Over the years, I’ve had many opportunities to teach writing, from classroom visits to fourth-graders to adjunct gigs at the local U. I’ve “taught,” so to speak, everything from fiction to journalism, with most falling in the personal-essay category, thanks to my long stint as a columnist. And if I had to boil down the best single bumper-sticker piece of advice I have, it’s this: Tell the truth. If you’re writing in your journal, tell the truth about your day and feelings about it. If you’re writing journalism, don’t make shit up. Fiction uses make-believe to tell truths that readers recognize. If you make the 17 syllables of a haiku paint a particular picture, make sure every brushstroke is correct.
Journalists are big believers in facts, but facts do not always add up to truth, and it’s this that’s been bothering me in recent years. It’s a fact that propagandists have set up vast informational networks that look like journalism, but aren’t. Consumers are too busy, distracted, ignorant or angry to insist on anything better. I don’t think it’s any mystery why I started watching MSNBC during the worst of the Iraq war; as I said of Twitter recently, I needed something that validated the angry voices in my head, and Keith Olbermann filled the bill. (For a while, anyway. Now he just chaps my ass.) Imagine being old and confused and fearful of death, and you can understand the appeal of Fox News pretty clearly.
Add to that the both-sides thing, in which it reporting on Something Bad being done by one politician must be matched by Something Bad done by someone on the other side. So you end up with Donald Trump’s buffet table of outrages contrasted with a private email server, or Uranium One.
Hey, at least we got some memes out of it. But her emails!
I was thinking about how traditional reporters can work better, smarter, without becoming beholden to one side. Because even though “both sides do it” is trite crap, both sides – all sides – definitely do stupid and newsworthy things that have to be reported on. It’s just that one side is doing so much more of it at the moment. But the pendulum will swing, as it always does.
These thoughts were pinging around my head when I heard this story explained on the NYT morning podcast.
On Sunday afternoon, when Elmer T. Williams’s wife told him that a mass shooting had taken place at a church in Texas, he leapt into action. First, he skimmed a handful of news stories about the massacre. Then, when he felt sufficiently informed, he went into his home video studio, put on his trademark aviator sunglasses, and hit record.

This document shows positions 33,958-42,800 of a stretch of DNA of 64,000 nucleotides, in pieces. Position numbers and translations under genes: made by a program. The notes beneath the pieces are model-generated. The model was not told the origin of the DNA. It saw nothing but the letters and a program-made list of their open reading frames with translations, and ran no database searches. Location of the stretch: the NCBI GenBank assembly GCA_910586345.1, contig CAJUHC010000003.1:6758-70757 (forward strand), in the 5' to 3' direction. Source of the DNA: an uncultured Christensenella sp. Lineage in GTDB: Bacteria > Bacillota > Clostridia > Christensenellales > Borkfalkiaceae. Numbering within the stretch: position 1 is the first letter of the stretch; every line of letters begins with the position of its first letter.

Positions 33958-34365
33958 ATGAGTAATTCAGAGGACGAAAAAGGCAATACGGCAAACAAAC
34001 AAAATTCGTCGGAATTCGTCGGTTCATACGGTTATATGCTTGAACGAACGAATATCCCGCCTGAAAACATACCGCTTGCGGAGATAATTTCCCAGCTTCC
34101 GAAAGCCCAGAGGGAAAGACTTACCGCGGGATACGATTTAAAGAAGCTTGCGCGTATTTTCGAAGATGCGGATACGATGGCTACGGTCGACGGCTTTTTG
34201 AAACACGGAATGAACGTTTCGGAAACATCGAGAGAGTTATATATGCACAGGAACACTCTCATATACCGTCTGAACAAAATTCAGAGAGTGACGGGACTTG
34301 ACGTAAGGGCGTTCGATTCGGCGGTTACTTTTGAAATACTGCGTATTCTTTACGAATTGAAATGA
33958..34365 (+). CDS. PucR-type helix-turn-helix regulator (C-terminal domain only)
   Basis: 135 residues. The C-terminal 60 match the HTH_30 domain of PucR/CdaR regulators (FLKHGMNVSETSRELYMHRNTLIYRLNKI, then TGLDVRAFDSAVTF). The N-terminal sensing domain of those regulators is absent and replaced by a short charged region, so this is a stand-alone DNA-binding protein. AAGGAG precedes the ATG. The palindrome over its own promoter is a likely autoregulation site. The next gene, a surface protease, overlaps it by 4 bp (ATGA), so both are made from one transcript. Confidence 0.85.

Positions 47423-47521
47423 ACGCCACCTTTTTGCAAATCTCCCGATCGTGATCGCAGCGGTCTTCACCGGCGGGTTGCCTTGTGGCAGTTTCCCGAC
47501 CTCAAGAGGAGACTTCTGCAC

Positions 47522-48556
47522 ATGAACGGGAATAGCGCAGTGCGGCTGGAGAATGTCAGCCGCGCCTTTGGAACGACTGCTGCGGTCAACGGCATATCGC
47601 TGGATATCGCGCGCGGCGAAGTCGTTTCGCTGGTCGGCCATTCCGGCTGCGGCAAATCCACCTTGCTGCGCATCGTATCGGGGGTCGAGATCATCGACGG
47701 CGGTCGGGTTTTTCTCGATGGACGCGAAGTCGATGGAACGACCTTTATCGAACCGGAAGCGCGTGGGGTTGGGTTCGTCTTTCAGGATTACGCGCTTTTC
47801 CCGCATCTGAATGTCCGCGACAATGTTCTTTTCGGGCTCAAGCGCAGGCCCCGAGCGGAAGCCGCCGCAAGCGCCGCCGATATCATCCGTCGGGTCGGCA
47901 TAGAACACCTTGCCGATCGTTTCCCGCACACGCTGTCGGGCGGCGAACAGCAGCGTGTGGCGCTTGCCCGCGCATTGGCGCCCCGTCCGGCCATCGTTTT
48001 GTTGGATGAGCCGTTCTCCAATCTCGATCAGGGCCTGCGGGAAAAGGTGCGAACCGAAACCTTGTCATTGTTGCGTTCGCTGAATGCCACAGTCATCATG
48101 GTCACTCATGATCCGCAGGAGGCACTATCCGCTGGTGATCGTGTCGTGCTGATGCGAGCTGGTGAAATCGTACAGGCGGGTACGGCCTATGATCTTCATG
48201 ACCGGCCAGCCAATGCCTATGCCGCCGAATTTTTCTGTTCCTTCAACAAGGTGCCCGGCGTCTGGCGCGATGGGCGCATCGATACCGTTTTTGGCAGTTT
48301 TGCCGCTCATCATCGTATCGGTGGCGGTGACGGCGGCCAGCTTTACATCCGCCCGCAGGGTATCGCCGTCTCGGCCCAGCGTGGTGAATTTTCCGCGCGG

Roughly an hour later, Mr. Williams, 51, a popular right-wing YouTube personality who calls himself “The Doctor of Common Sense,” had filmed, edited and uploaded a three-minute monologue about the Sutherland Springs church shooting to his YouTube page, which had roughly 90,000 subscribers. Authorities had not yet named a suspect, but that didn’t deter Mr. Williams, who is black, from speculating that the gunman was probably “either a Muslim or black.”
… YouTube has long been a haven for slapdash political punditry, but in recent months, a certain type of hyper-prolific conspiracist has emerged as a dominant force. By reacting quickly and voluminously to breaking news, these rapid-response pundits — the YouTube equivalent of talk radio shock jocks — have successfully climbed the site’s search results, and exposed legions of viewers to their far-fetched theories.
It so happens I follow a disgraced former state rep on Facebook, a guy who started out far to the right and since his downfall, has drifted deep into these weeds. And I see this sort of thing on his page all the time. I don’t know if he’s weighed in on the Texas shooting, because he may still be hashing over the Las Vegas shooting. Did you know there was a second shooter? You don’t? You need to stop listening to the lamestream media, then, and here, allow me to show you a bit of video the authorities don’t want you to see.
He has lots of company. I followed a bunch of them back when I was trying to understand them better, and man — there’s a lot of them. And one thing these YouTube people are doing is blanking out the voices of the sane and the professional. You might think, big deal, they’re nuts. And they are, no doubt, or close to it. But their work is surprisingly effective at spreading misinformation at a critical time, in both how the event is processed in real time and in this moment in history. I promise you, you know someone who believes this shit:
His hit productions have included fact-challenged videos like “Barack and Michelle Obama Both Come Out The Closet,” which garnered 1.6 million views, and “Hillary Clinton Is On Crack Cocaine,” which had 665,000. He was admitted to YouTube’s partner program, which allows popular posters to earn money by displaying ads on certain types of videos, and claims to have made as much as $10,000 a month from his channel.
“I like to call myself a reporter who reports the news for the common person,” Mr. Williams said.
Real reporters don’t respond to this, for the same reason you don’t invite the crazy people who send you letters and leave 3 a.m. voicemails on your office phone to lunch. Maybe they should.
Oh, well. Related: How American politics went batshit crazy, an instructive timeline.
And finally, in case you wanted to be made even angrier today, let’s check in with Omarosa, shall we? A great read.
And I live in Wayne County. My previous permanent or semi-permanent addresses were in Franklin, Athens and Allen counties. BOR-ring.